A Tutelle is a method under Jersey law to protect the interests and managing the affairs of minor children who are considered too young to do so themselves. A Tutelle must accordingly be formed whenever a minor receives, for example by Will, Intestacy, Purchase or Gift, any form of property. If however the assets to be received have a value of less than £5,000 the Court will not require a Tutelle to be formed.
How is a tutelle formed?
Jersey Law requires that seven persons, traditionally drawn from close family and friends, should be convened before the Royal Court. These seven persons, known as “Electeurs” then nominate from amongst their number, one person to act as the head of the Tutelle. This person is known as a “Tuteur” if male, or a “Tutrice” if female.
In the event that there are not sufficient family and friends willing to take on the responsibility of being Electeurs, staff from the family’s lawyers are often appointed.
The lawyer acting for the Tutelle will prepare a contract which is passed in the Samedi Division of the Royal Court on a Friday afternoon. Where the Tuteur or Tutrice is one of the parents of the minor the Tutelle can be formed “à l’amiable” but if one of the parents is not the proposed Tuteur or Tutrice, the lawyer will need to prepare an Order of Justice setting out the reasons why the Tutelle is needed. The signed order of Justice is then passed to the Viscount, along with the names of the Electeurs. The Viscount will then serve a Summons on all the Electeurs requiring their attendance at the Court.
In Court the Electeurs will be called individually to the front of the Court, where they will be required to swear an Oath that they swear and promise before God to appoint that person who they consider to be most able to carry out the office of Tuteur. Having taken this Oath, the Electeurs are then asked in turn to name the person who they have chosen.
The Tuteur will then separately be required to swear a further Oath, promising to well and truly carry out their office, to bring the minor up in the fear of God, to protect their property with equal or greater care than if it were their own, to be guided by the advice and counsel of their Electeurs and to deliver accurate accounts for their period of office to any person entitled to them.
What are a tuteur's duties?
A Tuteur, who must be resident in Jersey, must act in accordance with the Oath which he has sworn and must act upon the advice and guidance of the Electeurs. In the event of disagreement as to how best the minor’s interests should be protected, the decision of the majority of the Electeurs (including the Tuteur) is binding and conclusive. The Electeurs along with the Tuteur, are jointly and severally liable for any losses suffered by the Tutelle.
What are the powers of the tuteur?
The Tuteur may normally only apply income from the assets to the benefit of the minor only if there is obvious or urgent need, he can, with the consent of the Electeurs, apply capital for the benefit of the minor.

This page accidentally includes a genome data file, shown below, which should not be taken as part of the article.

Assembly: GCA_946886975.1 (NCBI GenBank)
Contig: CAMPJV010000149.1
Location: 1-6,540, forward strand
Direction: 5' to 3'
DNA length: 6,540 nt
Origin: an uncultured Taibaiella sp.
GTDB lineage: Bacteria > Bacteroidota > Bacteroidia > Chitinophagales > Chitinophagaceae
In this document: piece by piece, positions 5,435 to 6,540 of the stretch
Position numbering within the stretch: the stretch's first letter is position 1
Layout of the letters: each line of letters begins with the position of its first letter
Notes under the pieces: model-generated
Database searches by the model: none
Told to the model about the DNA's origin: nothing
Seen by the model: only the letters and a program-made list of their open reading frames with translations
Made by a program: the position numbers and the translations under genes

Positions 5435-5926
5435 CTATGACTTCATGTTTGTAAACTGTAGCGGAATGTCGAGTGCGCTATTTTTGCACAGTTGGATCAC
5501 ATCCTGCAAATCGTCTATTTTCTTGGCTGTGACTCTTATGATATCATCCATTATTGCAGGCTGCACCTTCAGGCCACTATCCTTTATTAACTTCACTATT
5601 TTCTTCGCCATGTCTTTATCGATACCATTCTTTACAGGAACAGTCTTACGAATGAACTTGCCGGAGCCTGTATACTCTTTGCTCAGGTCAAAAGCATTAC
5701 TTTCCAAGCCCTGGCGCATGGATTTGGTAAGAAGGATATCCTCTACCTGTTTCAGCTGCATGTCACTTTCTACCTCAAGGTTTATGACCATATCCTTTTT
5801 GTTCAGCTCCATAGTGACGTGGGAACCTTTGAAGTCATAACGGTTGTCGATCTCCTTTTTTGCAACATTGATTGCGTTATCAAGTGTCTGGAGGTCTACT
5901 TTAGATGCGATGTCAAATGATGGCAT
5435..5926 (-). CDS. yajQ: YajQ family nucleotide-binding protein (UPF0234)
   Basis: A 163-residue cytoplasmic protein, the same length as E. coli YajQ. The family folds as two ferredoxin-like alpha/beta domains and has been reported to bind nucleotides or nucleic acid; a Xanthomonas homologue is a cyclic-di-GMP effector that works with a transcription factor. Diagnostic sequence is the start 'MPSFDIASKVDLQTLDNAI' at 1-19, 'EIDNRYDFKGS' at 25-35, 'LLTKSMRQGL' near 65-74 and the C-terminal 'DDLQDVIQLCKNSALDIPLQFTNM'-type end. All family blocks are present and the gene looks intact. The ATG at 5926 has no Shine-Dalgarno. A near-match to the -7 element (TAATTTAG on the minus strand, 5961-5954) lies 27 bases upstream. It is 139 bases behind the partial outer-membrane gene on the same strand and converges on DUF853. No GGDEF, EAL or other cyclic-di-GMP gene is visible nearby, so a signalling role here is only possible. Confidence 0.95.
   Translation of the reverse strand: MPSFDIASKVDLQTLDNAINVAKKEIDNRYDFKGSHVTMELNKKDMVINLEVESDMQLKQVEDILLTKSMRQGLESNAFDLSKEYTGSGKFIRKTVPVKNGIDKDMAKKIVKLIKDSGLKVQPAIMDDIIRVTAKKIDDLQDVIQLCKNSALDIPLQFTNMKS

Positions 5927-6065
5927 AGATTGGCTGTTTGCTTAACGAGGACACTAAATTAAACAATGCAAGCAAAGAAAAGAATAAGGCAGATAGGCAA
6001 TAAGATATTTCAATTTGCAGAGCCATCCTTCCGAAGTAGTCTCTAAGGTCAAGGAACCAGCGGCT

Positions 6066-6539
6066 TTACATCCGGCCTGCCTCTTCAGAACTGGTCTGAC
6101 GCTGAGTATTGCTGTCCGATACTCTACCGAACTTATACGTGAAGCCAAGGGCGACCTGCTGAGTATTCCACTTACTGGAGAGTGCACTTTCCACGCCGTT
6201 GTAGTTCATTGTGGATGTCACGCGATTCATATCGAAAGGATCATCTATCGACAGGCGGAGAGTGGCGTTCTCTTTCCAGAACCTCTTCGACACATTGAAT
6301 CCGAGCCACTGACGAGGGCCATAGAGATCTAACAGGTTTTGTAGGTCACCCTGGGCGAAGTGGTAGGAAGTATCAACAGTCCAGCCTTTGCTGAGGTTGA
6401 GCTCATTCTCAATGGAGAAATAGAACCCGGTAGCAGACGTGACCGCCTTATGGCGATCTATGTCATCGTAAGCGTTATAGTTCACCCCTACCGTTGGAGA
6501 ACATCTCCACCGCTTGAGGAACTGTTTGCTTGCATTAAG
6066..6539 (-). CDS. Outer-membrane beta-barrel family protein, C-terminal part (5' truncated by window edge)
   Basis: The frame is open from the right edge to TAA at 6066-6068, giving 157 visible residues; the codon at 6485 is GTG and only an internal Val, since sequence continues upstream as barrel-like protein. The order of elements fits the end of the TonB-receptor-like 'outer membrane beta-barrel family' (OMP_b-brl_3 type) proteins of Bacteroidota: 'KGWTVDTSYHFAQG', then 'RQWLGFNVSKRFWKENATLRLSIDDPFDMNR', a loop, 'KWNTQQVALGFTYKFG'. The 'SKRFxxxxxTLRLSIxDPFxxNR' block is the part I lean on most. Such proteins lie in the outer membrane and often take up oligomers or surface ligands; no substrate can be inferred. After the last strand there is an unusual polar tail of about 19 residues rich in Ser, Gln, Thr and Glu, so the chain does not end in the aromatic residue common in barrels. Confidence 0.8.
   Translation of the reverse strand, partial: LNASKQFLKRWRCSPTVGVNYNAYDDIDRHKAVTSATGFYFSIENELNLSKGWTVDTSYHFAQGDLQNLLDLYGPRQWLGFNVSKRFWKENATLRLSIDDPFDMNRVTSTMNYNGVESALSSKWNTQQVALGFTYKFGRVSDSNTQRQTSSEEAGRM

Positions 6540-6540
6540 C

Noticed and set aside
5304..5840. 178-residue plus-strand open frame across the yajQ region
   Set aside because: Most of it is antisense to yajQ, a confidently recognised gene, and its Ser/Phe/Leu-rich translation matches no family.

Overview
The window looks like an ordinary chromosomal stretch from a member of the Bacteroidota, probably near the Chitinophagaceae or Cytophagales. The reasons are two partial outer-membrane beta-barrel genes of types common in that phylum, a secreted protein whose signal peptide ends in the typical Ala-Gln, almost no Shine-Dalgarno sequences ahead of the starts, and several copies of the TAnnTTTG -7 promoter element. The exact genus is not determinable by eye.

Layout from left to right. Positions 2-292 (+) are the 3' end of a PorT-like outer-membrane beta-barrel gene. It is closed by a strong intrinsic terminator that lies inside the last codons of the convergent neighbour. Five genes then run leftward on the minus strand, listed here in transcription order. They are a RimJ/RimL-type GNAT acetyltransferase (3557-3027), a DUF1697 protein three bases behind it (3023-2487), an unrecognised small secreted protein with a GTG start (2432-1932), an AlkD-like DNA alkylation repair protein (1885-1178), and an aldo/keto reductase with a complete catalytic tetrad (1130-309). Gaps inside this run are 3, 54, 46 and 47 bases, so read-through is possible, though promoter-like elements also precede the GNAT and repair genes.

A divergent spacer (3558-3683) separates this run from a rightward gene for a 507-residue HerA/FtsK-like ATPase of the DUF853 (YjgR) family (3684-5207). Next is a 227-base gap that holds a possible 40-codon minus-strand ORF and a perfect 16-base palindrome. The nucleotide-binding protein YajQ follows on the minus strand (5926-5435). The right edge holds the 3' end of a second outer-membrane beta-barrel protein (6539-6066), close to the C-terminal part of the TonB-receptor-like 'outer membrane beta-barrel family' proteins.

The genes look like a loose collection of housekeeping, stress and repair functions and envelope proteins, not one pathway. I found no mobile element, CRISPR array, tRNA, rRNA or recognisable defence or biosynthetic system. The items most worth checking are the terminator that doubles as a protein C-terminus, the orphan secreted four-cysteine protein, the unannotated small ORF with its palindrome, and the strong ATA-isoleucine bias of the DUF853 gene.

With the consent of the Electeurs, the Tuteur may purchase real property for the minor, but if he wishes to sell real property he must apply to the Court for permission. In this event the Court will appoint two Jurats to consider the proposal and, based upon the report of those Jurats, will decide upon what terms any sale may take place.
The Tuteur is also entitled to charge up to 5% of the annual interest received from the minor’s property and to recover any disbursements expended.
What records must the tuteur keep?
Within 3 weeks of his appointment, the Tuteur must prepare an inventory of all personal and real property owned by the minor. This must be signed by the Tuteur and all of the Electeurs and entered into a Tutelle Book or File. Customarily the Tuteur keeps the Book or File and one Electeur is nominated to keep a copy.
It is the responsibility of the Tuteur to prepare annual accounts which must be approved by the Electeurs and entered into the Book or File. If the Tuteur fails to prepare either the inventory or the accounts, he is liable to a fine and to be removed from office.
What happens when a minor attains majority?
When the minor reaches the age of 20 (or if he should die) the Tutelle comes to an end. At this point the Tuteur must within 3 months prepare accounts for approval by the Electeurs and the minor, and must immediately pass over all monies and property to the control of the minor (who has now reached majority). The former minor has six months in which to challenge the validity of the accounts and if he considers that the accounts are untrue or that the Tuteur has been negligent in his management of the monies and property, he may bring an action against the Tuteur, provided that such action is commenced within one year and one day from the date upon which he reached majority.
How can we help?
We can assist in all aspects of establishment and administration of a Tutelle. Normally advice flows from closure of a deceased person’s estate but there may be other circumstances when a Tutelle could or should be established. Call Philip Syvret or Charlotte Elliott to discuss.